By OLUSHOLA BELLO, Lagos |
Flourmills of Nigeria (FMN) Plc, has promised to assist the country attain sugar sufficiency.
To this end, it promised to boost its backward integration programme to achieve this.
The deputy general manager, Golden Sugar Company, John Maniatis stated this during the visit of the members of National Sugar Development Council (NSDC) to Golden Sugar Company, a subsidiary of FMN, Lagos, at the weekend.
Maniatis reaffirmed the Company’s commitment to the development of sugar value chain in Nigeria and in line with the federal government backward integration policy.
He stated that with an installed capacity to process 750,000 tonnes of sugar production per annum, the company is poised to take advantage of the backward integration programme.
Also, the deputy Chief Operating Officer, Agro-allied Division/Director Backward Integration Program (FMN), Sadiq Usman, stated that the Company has gone far with its Backward Integration Programme (BIP), which was signed through its subsidiary Golden sugar in 2013.
According to him, we have developed and identified a piece of land and we have added sugar production to our chain, through the commissioning of its Sunti Golden Sugar Estate in Niger State. The facility will produce a 100,000 metric tonnes of sugar annually and is expected to create about 10,000 jobs.
“We have developed a total of 3,000 hectors of land, built sugar mills, sugar estate and we have invested over N65 billion and another $200 million in the refinery here in Lagos.”
Usman noted further that Flour Mill target under the Backward Integration Programme (BIP), 250,000 tonnes between its two sites, the Niger state and in Nasarawa State, where we are also in the process of concluding arrangement to acquire another piece of land. From Golden sugar perspective, we have a commitment of another 250,000 tonnes of sugar per annual.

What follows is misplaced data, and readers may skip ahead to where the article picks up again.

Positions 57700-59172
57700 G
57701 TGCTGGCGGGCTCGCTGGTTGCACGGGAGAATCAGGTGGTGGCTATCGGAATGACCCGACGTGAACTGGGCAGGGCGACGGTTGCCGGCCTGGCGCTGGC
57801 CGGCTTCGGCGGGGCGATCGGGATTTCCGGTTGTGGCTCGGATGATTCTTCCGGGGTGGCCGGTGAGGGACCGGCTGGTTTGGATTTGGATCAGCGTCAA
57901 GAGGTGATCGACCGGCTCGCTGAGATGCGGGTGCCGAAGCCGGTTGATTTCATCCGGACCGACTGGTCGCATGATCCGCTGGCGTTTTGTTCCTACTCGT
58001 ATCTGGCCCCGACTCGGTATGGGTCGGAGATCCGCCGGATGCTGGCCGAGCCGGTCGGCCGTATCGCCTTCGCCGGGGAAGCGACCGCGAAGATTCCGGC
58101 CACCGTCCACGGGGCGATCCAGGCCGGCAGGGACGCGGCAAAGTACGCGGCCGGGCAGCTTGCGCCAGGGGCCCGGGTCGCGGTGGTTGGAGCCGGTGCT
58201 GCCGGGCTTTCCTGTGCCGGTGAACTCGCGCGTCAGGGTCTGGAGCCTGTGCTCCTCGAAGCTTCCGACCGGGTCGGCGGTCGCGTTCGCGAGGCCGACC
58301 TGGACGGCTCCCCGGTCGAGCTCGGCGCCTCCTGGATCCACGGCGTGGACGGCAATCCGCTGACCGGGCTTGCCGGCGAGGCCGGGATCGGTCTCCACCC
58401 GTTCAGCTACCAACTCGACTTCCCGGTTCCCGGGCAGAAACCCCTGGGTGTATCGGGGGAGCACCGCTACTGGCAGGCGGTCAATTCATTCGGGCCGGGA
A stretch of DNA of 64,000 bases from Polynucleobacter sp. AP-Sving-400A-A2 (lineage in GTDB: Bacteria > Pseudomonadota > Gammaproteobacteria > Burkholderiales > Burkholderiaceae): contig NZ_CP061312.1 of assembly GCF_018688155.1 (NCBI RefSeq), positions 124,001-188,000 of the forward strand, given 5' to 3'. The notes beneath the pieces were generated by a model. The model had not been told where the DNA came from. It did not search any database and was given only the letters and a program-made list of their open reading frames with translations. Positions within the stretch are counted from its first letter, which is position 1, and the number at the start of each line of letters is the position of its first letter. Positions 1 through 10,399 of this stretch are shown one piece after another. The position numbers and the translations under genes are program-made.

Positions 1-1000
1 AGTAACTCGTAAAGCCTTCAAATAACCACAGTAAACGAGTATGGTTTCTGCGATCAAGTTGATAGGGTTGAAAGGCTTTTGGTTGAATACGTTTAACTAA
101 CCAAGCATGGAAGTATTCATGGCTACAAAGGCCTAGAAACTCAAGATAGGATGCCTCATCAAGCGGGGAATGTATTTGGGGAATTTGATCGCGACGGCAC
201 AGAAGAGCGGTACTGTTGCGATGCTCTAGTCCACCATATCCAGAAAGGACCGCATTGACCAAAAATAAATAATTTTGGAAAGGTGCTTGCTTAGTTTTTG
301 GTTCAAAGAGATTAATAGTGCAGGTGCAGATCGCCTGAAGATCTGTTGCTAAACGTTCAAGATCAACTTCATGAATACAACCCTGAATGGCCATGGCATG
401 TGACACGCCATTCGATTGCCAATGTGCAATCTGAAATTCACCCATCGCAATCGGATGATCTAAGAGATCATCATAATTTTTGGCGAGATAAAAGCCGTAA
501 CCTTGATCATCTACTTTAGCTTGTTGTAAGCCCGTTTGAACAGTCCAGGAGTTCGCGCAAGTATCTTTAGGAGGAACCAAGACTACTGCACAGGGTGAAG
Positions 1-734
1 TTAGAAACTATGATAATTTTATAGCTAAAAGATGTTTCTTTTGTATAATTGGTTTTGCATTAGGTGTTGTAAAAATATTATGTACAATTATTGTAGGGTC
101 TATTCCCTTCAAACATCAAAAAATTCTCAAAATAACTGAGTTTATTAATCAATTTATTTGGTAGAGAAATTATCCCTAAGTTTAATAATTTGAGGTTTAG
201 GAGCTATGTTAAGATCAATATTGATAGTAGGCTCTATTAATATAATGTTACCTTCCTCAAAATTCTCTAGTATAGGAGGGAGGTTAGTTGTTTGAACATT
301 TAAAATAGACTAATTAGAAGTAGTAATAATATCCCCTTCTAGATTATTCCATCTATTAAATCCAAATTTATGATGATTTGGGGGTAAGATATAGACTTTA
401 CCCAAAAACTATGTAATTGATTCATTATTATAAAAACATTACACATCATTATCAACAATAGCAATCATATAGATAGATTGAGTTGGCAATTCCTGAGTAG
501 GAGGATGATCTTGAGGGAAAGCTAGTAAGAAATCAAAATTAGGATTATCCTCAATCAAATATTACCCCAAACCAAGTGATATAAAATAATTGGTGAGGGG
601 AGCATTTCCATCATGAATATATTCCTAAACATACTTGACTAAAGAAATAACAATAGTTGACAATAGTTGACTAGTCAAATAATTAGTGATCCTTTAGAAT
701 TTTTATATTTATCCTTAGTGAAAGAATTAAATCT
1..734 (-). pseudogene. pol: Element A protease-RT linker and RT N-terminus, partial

While, the executive secretary, National Sugar Development Council, Mr Zacch Adedeji, said that “The reason we are here is to ensure we implement the sugar master plan, in fulfilling the job employment that is part of the master plan and to also ensure that our investors have returns on their investment
He stated that “We will collaborate with the industry stakeholders to make sure we achieve the aim of sugar self-sufficiency the country yearns for.”
Adedeji said that “The country has stopped importation of refined sugar, what we import is raw material and refined it 100 per cent locally. Right now, we need to move ahead, move from importing the raw sugar to growing cane which is the only way we can meet the desire of the master plan and generate employment for the nation.”